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Bob Feller

Bob Feller

Personal Info
Birth November 3, 1918
Birthplace Van Meter, Iowa
Professional Career
Debut July 19, 1936, Cleveland Indians vs. Washington Senators, League Park
Team(s) As Player

Cleveland Indians (1936-1956)

Career Highlights
1940 MLB Player of the Year
  • Led the league in wins: 1939 (24), 1940 (27), 1941 (25), 1946 (26), 1947 (20), 1951 (22)
  • Led the league in strikeouts: 1938 (240), 1939 (246), 1940 (261), 1946 (348), 1947 (196), 1948 (164)
  • Led the league in ERA: 1941 (2.61)
  • Career record: 266-162

Robert William Andrew Feller, nicknamed the "Heater from Van Meter" and "Rapid Robert", is an American former Major League Baseball pitcher and Hall of Famer. He was born on November 3, 1918, in Van Meter, Iowa.

Professional career

Baseball Hall of Fame
Bob Feller
is a member of
the Baseball
Hall of Fame

Feller played for the Cleveland Indians, when he was only 17 years of age! His only team, for 18 years, being one of "The Big Four" Indians pitching rotation in the 1950s, along with Bob Lemon, Early Wynn and Mike Garcia. He ended his career with 266 victories and 2,581 strikeouts, and led the American League in strikeouts seven times. He pitched three no-hit games (1940, 1946, and 1951) and shares the major league record with 12 one-hitters. Feller was the first pitcher to win 20 or more games before the age of 21. He was elected to the Baseball Hall of Fame in 1962, his first year of eligibility, along with Jackie Robinson When he was 17 years of age, he struck out 17 batters; he and Kerry Wood are the only two players ever to strike out their age (Wood struck out 20 on May 6, 1998).

Feller was taught to pitch by his father, an Iowa farmer who built a diamond for his son, and installed a generator and electric lights in his barn for night practice. He was signed by scout Cy Slapnicka for $1 and an autographed baseball. Upon being made GM of the Indians, Slapnicka transferred Feller's contract from Fargo-Moorhead to New Orleans to the majors without the pitcher so much as visiting either farm club, in clear violation of baseball rules. After a three-month investigation, Commissioner Kenesaw Mountain Landis made it clear that he did not believe what Slapnicka or Cleveland president Alva Bradley said, but awarded Feller to the Indians anyway, partly due to the testimony of Feller and his father, who wanted Bob to play for Cleveland.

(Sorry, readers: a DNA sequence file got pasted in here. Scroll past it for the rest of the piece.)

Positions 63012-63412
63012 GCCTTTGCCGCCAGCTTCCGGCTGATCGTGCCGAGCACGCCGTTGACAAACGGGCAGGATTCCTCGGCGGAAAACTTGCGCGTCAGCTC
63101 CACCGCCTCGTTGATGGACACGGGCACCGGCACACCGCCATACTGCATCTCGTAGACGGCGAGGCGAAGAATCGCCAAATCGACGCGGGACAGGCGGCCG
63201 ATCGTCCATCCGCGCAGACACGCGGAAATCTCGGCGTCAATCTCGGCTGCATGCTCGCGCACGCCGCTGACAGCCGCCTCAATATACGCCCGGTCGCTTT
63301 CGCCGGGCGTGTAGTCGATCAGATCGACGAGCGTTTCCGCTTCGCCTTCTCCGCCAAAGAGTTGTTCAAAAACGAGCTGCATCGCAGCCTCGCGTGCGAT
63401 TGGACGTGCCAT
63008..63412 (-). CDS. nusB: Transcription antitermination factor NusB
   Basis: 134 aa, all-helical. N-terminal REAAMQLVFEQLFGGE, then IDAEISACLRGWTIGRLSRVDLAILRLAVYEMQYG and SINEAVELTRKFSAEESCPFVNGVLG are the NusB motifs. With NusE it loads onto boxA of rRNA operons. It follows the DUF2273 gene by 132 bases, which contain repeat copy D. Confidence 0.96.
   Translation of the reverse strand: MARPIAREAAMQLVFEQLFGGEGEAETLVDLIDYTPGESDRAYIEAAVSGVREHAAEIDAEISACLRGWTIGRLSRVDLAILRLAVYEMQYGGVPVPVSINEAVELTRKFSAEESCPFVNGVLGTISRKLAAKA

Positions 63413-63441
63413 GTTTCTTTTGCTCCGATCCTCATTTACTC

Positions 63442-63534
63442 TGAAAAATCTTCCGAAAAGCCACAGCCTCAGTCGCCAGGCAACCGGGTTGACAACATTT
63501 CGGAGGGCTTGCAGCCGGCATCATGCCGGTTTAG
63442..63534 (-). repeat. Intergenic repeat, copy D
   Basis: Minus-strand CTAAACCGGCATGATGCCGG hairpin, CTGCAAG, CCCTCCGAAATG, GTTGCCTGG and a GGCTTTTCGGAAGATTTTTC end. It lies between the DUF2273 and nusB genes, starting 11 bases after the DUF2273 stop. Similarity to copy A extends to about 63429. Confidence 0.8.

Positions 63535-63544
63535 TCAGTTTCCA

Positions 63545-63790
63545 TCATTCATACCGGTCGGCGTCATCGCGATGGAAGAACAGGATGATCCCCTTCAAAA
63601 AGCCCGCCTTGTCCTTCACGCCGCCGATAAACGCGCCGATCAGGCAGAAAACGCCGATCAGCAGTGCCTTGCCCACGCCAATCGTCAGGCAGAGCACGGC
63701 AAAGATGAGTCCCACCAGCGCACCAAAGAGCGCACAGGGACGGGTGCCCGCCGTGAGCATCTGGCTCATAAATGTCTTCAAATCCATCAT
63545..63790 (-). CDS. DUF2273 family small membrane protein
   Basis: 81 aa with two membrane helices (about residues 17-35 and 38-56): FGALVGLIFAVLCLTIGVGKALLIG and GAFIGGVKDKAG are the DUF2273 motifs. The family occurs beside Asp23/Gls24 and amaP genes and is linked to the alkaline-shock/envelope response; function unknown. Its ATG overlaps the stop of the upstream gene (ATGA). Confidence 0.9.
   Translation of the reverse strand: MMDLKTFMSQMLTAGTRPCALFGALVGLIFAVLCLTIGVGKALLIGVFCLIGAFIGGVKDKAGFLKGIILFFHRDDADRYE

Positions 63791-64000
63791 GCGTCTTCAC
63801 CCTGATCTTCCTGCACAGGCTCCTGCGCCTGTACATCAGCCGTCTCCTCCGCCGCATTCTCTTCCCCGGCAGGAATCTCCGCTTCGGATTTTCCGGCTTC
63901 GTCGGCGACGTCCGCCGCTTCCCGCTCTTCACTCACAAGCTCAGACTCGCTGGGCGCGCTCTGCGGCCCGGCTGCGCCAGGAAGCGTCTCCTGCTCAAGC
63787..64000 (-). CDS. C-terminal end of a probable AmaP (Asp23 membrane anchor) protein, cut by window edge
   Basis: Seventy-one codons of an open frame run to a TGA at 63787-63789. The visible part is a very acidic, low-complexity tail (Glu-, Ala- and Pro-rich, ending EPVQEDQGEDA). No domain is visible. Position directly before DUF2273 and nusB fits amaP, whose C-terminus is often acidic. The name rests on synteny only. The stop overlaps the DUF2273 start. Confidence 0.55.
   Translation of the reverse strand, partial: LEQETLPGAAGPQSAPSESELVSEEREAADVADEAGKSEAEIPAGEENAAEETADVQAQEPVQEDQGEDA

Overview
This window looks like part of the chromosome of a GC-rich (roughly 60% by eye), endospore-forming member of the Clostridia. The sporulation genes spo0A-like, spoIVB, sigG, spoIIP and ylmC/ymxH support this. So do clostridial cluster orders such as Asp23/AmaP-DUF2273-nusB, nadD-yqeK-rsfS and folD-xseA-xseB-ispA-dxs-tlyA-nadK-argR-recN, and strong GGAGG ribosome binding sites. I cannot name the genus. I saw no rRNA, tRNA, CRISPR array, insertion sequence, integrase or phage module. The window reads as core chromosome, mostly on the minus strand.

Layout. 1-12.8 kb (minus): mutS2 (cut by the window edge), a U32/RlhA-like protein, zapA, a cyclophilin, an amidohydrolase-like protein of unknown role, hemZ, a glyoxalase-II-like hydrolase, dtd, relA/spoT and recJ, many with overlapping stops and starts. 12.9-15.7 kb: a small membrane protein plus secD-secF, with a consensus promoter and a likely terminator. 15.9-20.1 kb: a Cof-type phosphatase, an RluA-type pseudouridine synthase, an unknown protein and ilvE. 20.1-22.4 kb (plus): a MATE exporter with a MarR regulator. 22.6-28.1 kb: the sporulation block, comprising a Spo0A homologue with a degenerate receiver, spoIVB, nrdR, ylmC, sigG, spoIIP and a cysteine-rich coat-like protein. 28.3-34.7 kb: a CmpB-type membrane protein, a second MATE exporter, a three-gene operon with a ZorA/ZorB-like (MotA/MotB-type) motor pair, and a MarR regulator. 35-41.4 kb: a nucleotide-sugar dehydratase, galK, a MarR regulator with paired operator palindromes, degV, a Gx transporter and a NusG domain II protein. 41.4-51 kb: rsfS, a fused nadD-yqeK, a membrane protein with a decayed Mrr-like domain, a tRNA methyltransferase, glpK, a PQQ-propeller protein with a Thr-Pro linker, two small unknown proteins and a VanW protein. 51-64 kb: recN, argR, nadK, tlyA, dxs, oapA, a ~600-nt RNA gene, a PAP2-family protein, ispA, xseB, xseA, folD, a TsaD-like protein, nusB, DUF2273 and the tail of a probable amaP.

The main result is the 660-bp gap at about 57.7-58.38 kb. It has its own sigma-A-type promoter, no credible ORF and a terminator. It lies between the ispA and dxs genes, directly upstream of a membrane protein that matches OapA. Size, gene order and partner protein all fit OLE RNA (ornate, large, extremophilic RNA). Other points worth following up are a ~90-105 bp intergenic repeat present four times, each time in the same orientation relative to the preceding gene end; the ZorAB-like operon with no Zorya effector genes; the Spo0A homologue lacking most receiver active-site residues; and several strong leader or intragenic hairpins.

On the opening day of the 1940 season he pitched a no-hitter against the Chicago White Sox, with the help of a diving play on the final out by second baseman, Ray Mack.

When Feller retired in 1956, he held the dubious major league record for most walks in a career (1,764). He still holds the 20th Century record for most walks in a season (208 in 1938).

In 1943, Feller married Virgina Winther (1916-1981), daughter of a Wisconsin industrialist. They had three sons, Steve (b. 1945), Martin (b. 1947), and Bruce (b.1950). He is still alive lives with his second wife, Anne Feller, in Gates Mills, Ohio, a suburb of Cleveland.

Early Life

Feller was raised in the small town of Van Meter, Iowa. The son of a farmer, Bob did many arduous chores that made him physically fit. Many attribute his blazing fastball to this. He refers to his time in Iowa very fondly, and currently collects tractors, similar to the ones he used on the farm.

Military service

On December 8, 1941 Feller enlisted in the Navy, volunteering immediately for combat service. He was chief of an anti-aircraft gun crew of the USS Alabama, and missed almost four seasons during his service in World War II (returning in late August 1945), being decorated with five campaign ribbons and eight battle stars. Many baseball historians have speculated that Feller would have won perhaps 350 games with well over 3,000 strikeouts had he not joined the military.

Feller's opinions and controversy

In Feller's later years, he has been very vocal about his resentment of the idea of Pete Rose, who was banned in 1989 for betting on baseball games while serving as manager for the Cincinnati Reds, being reinstated into Major League Baseball (and Rose's subsequent induction into the Hall of Fame). Feller went as far as to state that Rose's status as a felon alone should make him unworthy of the Hall of Fame. Feller has also gone on record saying he will never go back to Cooperstown if Pete Rose is ever inducted. Ironically, he and Ted Williams were once part of a movement to elect Shoeless Joe Jackson to the Hall.